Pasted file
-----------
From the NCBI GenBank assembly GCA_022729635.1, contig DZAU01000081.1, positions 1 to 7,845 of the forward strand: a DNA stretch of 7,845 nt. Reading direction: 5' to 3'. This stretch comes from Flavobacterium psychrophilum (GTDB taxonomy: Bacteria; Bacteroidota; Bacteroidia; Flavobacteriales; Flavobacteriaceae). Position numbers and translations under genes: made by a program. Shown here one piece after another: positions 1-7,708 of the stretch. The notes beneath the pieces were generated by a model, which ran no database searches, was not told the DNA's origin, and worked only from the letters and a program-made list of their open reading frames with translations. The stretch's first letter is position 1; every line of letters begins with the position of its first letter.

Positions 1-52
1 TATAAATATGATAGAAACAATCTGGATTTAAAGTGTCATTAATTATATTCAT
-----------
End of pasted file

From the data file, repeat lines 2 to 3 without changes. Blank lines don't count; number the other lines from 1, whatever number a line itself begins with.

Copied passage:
Positions 1-52
1 TATAAATATGATAGAAACAATCTGGATTTAAAGTGTCATTAATTATATTCAT